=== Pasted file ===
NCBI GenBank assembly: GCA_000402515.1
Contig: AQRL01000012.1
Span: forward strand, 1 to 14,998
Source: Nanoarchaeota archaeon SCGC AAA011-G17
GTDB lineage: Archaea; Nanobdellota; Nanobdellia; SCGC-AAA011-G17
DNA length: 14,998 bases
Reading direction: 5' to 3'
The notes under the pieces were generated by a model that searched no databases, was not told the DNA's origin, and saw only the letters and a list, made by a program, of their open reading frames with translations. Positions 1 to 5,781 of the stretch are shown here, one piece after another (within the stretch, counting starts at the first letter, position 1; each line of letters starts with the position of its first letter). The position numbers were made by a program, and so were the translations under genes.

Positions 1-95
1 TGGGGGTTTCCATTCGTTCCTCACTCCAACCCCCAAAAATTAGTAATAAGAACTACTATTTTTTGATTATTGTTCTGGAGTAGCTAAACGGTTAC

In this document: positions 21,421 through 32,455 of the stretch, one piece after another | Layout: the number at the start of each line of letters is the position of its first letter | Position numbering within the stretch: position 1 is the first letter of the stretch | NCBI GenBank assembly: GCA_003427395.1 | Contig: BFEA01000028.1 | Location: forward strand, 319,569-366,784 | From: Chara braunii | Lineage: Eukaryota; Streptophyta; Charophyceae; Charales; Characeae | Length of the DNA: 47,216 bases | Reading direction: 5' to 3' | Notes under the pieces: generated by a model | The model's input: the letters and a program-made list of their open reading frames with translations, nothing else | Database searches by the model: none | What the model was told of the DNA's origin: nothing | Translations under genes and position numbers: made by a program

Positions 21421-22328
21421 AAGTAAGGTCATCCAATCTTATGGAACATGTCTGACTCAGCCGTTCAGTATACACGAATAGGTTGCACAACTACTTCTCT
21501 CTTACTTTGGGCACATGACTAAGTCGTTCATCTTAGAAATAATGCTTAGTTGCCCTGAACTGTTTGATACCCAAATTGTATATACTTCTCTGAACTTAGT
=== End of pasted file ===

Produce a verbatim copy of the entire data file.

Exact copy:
NCBI GenBank assembly: GCA_000402515.1
Contig: AQRL01000012.1
Span: forward strand, 1 to 14,998
Source: Nanoarchaeota archaeon SCGC AAA011-G17
GTDB lineage: Archaea; Nanobdellota; Nanobdellia; SCGC-AAA011-G17
DNA length: 14,998 bases
Reading direction: 5' to 3'
The notes under the pieces were generated by a model that searched no databases, was not told the DNA's origin, and saw only the letters and a list, made by a program, of their open reading frames with translations. Positions 1 to 5,781 of the stretch are shown here, one piece after another (within the stretch, counting starts at the first letter, position 1; each line of letters starts with the position of its first letter). The position numbers were made by a program, and so were the translations under genes.

Positions 1-95
1 TGGGGGTTTCCATTCGTTCCTCACTCCAACCCCCAAAAATTAGTAATAAGAACTACTATTTTTTGATTATTGTTCTGGAGTAGCTAAACGGTTAC

In this document: positions 21,421 through 32,455 of the stretch, one piece after another | Layout: the number at the start of each line of letters is the position of its first letter | Position numbering within the stretch: position 1 is the first letter of the stretch | NCBI GenBank assembly: GCA_003427395.1 | Contig: BFEA01000028.1 | Location: forward strand, 319,569-366,784 | From: Chara braunii | Lineage: Eukaryota; Streptophyta; Charophyceae; Charales; Characeae | Length of the DNA: 47,216 bases | Reading direction: 5' to 3' | Notes under the pieces: generated by a model | The model's input: the letters and a program-made list of their open reading frames with translations, nothing else | Database searches by the model: none | What the model was told of the DNA's origin: nothing | Translations under genes and position numbers: made by a program

Positions 21421-22328
21421 AAGTAAGGTCATCCAATCTTATGGAACATGTCTGACTCAGCCGTTCAGTATACACGAATAGGTTGCACAACTACTTCTCT
21501 CTTACTTTGGGCACATGACTAAGTCGTTCATCTTAGAAATAATGCTTAGTTGCCCTGAACTGTTTGATACCCAAATTGTATATACTTCTCTGAACTTAGT